Monthly, 05/24

TL;DR: Working on renovations. Working on projects. Working through “gymnastical boredom”. Absolutely “okay” month.

Summer is slowly approaching, and I haven’t decided how I feel about it. It’s good that the weather reached a point where I don’t have to accept being cold when being out with my regular choice of clothes (a t-shirt and shorts), but it’s a really odd feeling to sleep on top of a heated blanket (in order to make back pain tolerable) while pushing your blanket as far away from you as possible.

I got roped into doing Yoga lessons at a local community college, once a week. This lead me towards making two discoveries, that some parts of me are apparently more flexible than said parts of your average person and that I do not enjoy Yoga. It’s too much activity to relax, and too little activity to be tiring enough to count as sports. Whelp, it’s time with my partner, and that counts.

Aside from that I’m very pleased that I was able to spend more time being productive in May than I did in the last few months.

This doesn’t necessarily mean that I finished any great projects, this means that I was able to spend my time, especially in front of a computer, with things I’d consider meaningful, rather than aimlessly clicking through Youtube and browsing Reddit because I’m unable to come up with anything better to occupy myself. But there are a few things that I started to write about, hopefully being able to finish a post or two for this blog in the coming weeks not so distant future.

I also made great progress with my storage room. I’m not finished, by far not, but I managed to get rid of almost all of the old furniture. Even though I have to admit that I’m stretching the definition of “getting rid” a bit. Significant parts of the stuff are (unfortunately) still in my flat, but disassembled.

I’m hoping to be done with painting the walls by the end of the month, so that I can get around to the fun stuff (aka “buying things”) in July.

With regards to buying I also ended up buying more books, four to be specific. This goes somewhat contrary to my pinky promise of not adding more books to my collection before I completely demolished my stack of unread books that I made to myself in April, but .. oh well. Having visited a local book store I definitely brought this upon myself. But I did also read some books, not just buy ones:

  • A new edition of “Bandit Country” by Toby Harnden was released at the end of April, and the original version - which was, if I remember correctly, released in 1999 - was on my “Yeah, that’s a book I want to read if I happen to be confronted with its existence at the right time and the right place”-list for a while. I’m (almost) always up to read about the history of The Troubles, so I took the chance that presented itself.

    The book mostly focuses on the southern part of County Armagh, which was a special area even by the standards of The Troubles. The Provisional IRA South Armagh Brigade, at certain times de-facto in control of large parts of the county, was allegedly responsible for the death of 165 members of the British security services.

    The biggest surprise for me was when I learned that the Provisional IRA didn’t only stage attacks in Northern Ireland and the United Kingdom, but that they also ran a “continental Europe”-campaign in the 1980ies, with attacks in Germany, the Netherlands and Belgium.

    Despite having read most of the more well-known books about the conflict, such as “A Secret History of the IRA: Gerry Adams and the Thirty Year War” by Ed Moloney, “Say Nothing: A True Story of Murder and Memory in Northern Ireland” by Patrick Radden Keefe, or “One Man’s Terrorist: A Political History of the IRA” by Daniel Finn, this is (if my memory isn’t cheating me here) the first time that I have ever heard of these attacks, this campaign.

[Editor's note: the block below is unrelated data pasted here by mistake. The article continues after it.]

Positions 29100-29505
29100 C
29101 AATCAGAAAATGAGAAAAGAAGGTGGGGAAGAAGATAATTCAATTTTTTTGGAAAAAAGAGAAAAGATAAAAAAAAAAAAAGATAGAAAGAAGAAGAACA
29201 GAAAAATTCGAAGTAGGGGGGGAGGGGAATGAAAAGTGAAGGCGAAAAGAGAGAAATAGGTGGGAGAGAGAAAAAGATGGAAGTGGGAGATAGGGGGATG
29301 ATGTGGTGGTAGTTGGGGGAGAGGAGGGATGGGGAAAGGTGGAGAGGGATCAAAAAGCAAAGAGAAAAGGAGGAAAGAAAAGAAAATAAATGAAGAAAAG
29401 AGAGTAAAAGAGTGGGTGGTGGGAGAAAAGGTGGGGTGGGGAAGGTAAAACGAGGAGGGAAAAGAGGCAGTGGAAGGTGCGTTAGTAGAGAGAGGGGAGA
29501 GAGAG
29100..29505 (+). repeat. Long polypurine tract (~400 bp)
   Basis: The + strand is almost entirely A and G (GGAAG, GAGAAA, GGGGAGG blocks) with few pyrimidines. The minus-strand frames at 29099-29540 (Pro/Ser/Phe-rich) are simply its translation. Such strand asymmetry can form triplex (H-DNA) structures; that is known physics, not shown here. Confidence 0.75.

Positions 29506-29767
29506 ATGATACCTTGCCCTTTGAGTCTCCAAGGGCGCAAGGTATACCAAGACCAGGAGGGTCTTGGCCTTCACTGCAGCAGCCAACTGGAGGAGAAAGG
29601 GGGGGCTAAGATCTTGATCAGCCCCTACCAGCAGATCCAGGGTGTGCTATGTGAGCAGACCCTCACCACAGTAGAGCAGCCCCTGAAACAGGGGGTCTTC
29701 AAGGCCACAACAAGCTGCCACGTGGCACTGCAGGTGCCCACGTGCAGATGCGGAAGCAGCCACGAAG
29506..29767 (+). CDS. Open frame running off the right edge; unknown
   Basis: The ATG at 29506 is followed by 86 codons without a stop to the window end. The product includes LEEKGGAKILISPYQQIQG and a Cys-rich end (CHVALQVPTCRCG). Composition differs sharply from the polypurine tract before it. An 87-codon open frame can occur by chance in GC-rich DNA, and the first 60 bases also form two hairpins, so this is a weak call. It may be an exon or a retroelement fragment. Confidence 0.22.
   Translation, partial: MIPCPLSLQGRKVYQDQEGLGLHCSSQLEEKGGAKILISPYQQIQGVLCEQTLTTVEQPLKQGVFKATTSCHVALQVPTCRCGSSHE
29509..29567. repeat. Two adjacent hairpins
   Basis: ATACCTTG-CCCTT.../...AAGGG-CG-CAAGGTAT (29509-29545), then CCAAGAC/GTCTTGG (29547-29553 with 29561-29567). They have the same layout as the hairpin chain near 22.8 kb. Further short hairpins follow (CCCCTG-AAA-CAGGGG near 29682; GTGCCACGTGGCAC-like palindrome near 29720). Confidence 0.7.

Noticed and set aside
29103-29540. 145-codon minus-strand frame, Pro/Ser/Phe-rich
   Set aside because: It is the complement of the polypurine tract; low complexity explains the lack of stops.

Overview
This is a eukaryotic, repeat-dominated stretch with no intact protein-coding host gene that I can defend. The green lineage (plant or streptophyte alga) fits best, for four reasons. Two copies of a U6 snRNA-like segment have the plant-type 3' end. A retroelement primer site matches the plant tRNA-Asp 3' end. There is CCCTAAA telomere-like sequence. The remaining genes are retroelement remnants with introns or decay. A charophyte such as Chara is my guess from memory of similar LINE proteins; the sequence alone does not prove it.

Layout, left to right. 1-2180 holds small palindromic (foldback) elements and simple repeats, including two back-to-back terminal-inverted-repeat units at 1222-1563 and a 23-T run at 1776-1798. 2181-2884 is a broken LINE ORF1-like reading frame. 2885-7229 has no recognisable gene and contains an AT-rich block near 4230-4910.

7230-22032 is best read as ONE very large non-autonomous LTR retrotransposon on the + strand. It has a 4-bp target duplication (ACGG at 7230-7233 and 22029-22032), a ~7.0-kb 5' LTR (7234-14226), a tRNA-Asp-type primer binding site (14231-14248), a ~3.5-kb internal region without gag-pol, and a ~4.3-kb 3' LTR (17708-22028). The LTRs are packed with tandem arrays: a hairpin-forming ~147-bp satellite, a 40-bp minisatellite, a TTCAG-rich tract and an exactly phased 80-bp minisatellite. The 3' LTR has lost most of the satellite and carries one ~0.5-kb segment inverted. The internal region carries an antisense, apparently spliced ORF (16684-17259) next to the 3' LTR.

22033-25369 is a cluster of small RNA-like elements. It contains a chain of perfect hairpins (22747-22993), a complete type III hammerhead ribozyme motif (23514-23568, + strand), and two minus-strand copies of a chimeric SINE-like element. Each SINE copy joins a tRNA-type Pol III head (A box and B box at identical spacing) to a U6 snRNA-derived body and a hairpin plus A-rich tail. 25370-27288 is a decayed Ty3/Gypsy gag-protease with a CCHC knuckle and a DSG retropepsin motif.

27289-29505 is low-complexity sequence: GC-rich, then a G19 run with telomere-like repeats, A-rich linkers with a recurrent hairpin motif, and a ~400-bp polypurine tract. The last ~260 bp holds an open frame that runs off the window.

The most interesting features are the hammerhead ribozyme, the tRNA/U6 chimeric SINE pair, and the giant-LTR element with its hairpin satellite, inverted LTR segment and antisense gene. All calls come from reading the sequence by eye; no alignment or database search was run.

This was a good reminder to humble myself, proving that I know just enough about The Troubles and the history of Ireland, Northern Ireland, and Anglo-Irish relations to know that I know absolutely nothing.

    In conclusion, looking back at the book, it was oddly fitting. A chaotic, fascinating tour through the history of a chaotic, fascinating area.

  • “Abrechnung” by Peter Longerich; While I know the gist and general details of the (misleadingly called) “Röhm-Putsch”, I always understood it as “Hitler using the SS to clean house inside the Nazi establishment”, without bothering to learn more about it - after all, it’s (and I’m aware how morbide that sounds) yet another one of the uncountable numbers of Nazi crimes.

    This book clearly taught me how wrong I was in that understanding, by putting the crime into a wider context of a domestic crisis after the rise to power of the Nazi regime, and tactfully emphasizing that it wasn’t just parts of one Nazi organisation murdering parts of another Nazi organisation. I clearly underestimated the impact the events of 1934 had on wider society in Germany, and how important they were in establishing and securing Nazi rule.

  • “Arnhem: The Battle for the Bridges, 1944” by Antony Beevor; I think that with this completed, I have worked through most of the author’s books about the Second World War directly. As usual, a good one.

    I’m not a historian, so I’m not going to bother you with a half-correct pseudo-analysis of historical details. Operation Market Garden was a disaster, the Dutch paid a heavy price for their support of the Allied forces (with German reprisals lasting for nearly three months after the operation officially ended), and the fact that all of this could have been avoidable if Montgomery wouldn’t have been so full of shit himself makes it even worse.

  • “Unrestricted Warfare: Two Air Force Senior Colonels on Scenarios for War and the Operational Art in an Era of Globalization” aka “Unrestricted Warfare: China’s Master Plan to Destroy America” by Qiao Liang and Wang Xiangsui - I like the original title much more than the edited, sensational title of the English translation.

    This book is .. quite something. It’s a prime example of what my family would call “weird books I read”. Please see its Wikipedia page for details about the content.